Lucinda Mejdell-Awbrey, coordinator of student support services at the Visalia Unified School District in central California, says she helps avoid potential conflicts by preparing written agreements for partnerships. These agreements can specify rules of confidentiality and information sharing as well as insurance coverage.
“You need to clearly delineate what each partner’s going to do and have opt-out language in case somebody loses funding and needs to step out,” she says. “If another agency is placing a person in the school system to provide services, it’s important to state who’s going to supervise that person. If either partner has conditions or concerns, they need to be addressed in the agreement.”
Coordinated school health efforts appear likely to expand in the coming years. Already health organizations are framing student wellness within the context of school improvement. The No Child Left Behind Act is further straining scarce dollars, but it also could spur administrators to address student maladies that might hamper learning.
“With No Child Left Behind there are going to be additional opportunities to look at kids as far as their physical, emotional and social health to make sure they are going to be in the best possible position to achieve academically,” says Charlotte Burt, president of the American School Health Association and a former school nurse. “More than any time in my life, the situation with achieving academically is requiring choices of districts and administrators.”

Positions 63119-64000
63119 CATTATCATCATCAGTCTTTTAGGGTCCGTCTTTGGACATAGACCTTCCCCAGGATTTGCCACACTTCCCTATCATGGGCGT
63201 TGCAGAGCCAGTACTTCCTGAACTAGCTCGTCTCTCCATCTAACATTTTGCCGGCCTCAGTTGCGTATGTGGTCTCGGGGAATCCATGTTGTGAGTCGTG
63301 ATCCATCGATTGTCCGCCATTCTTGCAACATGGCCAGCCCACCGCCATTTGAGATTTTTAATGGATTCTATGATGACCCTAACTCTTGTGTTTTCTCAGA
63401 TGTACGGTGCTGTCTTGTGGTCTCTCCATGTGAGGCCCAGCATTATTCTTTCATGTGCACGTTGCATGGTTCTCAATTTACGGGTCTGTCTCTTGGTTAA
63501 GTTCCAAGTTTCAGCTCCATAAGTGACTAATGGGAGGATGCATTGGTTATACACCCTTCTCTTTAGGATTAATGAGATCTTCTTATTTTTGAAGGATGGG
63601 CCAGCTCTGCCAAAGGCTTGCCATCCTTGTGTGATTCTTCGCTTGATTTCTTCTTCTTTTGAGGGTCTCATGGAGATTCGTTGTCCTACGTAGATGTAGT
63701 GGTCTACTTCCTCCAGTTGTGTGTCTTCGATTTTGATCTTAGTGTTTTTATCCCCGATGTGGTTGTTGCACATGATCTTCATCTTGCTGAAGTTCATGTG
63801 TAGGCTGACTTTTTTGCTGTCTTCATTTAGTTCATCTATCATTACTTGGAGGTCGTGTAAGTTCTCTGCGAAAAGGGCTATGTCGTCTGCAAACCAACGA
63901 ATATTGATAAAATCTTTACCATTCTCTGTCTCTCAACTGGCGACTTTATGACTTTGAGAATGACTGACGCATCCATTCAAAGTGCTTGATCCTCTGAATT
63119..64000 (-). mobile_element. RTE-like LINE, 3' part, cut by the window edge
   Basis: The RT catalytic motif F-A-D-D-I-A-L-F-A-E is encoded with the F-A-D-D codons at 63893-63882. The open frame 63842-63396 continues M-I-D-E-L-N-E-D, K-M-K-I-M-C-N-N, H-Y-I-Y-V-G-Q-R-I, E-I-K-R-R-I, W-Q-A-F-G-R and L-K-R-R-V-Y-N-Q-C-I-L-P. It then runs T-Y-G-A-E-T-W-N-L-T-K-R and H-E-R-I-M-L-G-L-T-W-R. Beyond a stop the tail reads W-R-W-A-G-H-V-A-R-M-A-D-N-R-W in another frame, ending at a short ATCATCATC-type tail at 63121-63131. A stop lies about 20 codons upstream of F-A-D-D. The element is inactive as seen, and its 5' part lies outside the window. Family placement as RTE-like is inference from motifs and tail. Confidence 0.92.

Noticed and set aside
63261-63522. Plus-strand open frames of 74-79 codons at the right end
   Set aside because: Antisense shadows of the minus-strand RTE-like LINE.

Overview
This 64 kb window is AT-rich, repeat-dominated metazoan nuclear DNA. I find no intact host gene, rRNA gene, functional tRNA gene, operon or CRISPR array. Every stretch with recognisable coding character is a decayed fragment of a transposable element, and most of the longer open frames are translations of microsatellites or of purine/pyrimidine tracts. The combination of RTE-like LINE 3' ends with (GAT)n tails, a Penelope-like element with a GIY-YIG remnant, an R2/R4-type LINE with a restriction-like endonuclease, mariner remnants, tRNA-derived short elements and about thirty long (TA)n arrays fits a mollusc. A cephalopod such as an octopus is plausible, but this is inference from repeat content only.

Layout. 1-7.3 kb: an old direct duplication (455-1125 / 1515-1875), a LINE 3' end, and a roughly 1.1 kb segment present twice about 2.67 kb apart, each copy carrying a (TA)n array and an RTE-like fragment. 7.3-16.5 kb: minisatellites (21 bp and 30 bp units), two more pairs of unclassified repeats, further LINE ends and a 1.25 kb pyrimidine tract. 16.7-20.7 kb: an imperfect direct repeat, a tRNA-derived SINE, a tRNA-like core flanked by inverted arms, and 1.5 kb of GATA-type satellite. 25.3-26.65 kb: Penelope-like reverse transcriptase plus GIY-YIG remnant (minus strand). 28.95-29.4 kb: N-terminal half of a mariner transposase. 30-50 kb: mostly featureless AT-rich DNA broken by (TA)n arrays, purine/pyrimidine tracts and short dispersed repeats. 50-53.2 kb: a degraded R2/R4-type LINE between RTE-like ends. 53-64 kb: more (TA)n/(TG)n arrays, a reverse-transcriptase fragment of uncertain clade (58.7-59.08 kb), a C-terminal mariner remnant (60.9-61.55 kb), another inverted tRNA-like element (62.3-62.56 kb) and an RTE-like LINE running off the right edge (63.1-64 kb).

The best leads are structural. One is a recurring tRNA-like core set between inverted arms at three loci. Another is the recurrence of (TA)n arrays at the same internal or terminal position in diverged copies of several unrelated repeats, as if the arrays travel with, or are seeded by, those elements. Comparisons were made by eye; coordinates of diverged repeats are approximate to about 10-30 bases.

Judy Robinson, executive director of the National Association of School Nurses, also invokes the new law, arguing that “students will not meet standards if they’re not healthy.” She says regular nurses can identify chronic diseases such as diabetes or asthma that untrained or periodic workers might miss. Nurses also could take a leading role in environmental health, helping to uncover why children in certain classrooms might be suffering from allergies.
Reprinted with the permission of the American Association of School Administrators. © AASA